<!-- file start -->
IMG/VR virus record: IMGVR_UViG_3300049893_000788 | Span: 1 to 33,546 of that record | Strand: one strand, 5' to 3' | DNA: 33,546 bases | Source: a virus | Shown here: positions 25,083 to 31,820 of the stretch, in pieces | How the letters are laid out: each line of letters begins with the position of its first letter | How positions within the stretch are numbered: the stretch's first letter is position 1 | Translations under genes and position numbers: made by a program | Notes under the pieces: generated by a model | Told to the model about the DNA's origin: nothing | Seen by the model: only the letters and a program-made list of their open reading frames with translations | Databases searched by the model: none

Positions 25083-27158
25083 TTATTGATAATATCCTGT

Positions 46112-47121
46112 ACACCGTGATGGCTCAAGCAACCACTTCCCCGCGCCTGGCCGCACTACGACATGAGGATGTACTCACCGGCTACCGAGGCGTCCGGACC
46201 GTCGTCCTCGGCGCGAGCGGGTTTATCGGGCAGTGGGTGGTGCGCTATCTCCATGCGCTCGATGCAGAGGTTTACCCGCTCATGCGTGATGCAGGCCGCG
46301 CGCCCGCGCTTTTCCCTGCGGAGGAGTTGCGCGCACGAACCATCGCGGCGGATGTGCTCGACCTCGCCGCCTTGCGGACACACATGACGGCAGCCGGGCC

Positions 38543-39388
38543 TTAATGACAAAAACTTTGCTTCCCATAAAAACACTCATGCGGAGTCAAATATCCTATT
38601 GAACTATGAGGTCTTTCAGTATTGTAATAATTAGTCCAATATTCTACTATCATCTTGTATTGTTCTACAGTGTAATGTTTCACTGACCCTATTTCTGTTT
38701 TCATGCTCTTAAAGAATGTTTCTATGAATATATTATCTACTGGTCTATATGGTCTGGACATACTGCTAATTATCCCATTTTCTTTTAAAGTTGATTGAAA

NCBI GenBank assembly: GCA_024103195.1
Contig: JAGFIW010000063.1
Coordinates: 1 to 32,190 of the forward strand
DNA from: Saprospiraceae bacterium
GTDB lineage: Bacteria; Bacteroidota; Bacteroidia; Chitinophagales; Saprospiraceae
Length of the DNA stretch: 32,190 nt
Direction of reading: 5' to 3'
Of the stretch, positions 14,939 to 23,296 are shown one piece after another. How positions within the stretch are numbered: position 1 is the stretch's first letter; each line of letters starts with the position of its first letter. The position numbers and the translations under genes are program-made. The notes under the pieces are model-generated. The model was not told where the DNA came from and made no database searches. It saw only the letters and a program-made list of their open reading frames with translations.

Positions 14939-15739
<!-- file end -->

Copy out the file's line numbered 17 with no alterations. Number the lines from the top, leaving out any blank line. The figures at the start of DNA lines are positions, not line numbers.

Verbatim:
Length of the DNA stretch: 32,190 nt